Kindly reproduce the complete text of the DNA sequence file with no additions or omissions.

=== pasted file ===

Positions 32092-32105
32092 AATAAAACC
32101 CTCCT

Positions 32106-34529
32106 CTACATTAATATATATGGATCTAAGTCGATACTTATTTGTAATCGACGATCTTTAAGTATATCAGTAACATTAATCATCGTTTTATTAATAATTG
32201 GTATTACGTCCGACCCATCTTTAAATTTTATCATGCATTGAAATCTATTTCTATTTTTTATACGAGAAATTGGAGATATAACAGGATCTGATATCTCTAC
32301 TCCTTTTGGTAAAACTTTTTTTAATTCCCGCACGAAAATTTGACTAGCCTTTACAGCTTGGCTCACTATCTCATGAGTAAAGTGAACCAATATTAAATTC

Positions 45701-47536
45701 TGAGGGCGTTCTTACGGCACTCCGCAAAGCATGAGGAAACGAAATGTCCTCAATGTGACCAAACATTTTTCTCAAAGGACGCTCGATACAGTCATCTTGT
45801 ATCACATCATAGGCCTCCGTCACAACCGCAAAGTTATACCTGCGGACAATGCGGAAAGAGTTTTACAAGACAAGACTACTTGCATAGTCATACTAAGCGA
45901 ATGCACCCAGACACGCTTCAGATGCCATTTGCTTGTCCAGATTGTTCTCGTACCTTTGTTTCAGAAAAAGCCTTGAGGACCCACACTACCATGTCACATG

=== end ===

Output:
Positions 32092-32105
32092 AATAAAACC
32101 CTCCT

Positions 32106-34529
32106 CTACATTAATATATATGGATCTAAGTCGATACTTATTTGTAATCGACGATCTTTAAGTATATCAGTAACATTAATCATCGTTTTATTAATAATTG
32201 GTATTACGTCCGACCCATCTTTAAATTTTATCATGCATTGAAATCTATTTCTATTTTTTATACGAGAAATTGGAGATATAACAGGATCTGATATCTCTAC
32301 TCCTTTTGGTAAAACTTTTTTTAATTCCCGCACGAAAATTTGACTAGCCTTTACAGCTTGGCTCACTATCTCATGAGTAAAGTGAACCAATATTAAATTC

Positions 45701-47536
45701 TGAGGGCGTTCTTACGGCACTCCGCAAAGCATGAGGAAACGAAATGTCCTCAATGTGACCAAACATTTTTCTCAAAGGACGCTCGATACAGTCATCTTGT
45801 ATCACATCATAGGCCTCCGTCACAACCGCAAAGTTATACCTGCGGACAATGCGGAAAGAGTTTTACAAGACAAGACTACTTGCATAGTCATACTAAGCGA
45901 ATGCACCCAGACACGCTTCAGATGCCATTTGCTTGTCCAGATTGTTCTCGTACCTTTGTTTCAGAAAAAGCCTTGAGGACCCACACTACCATGTCACATG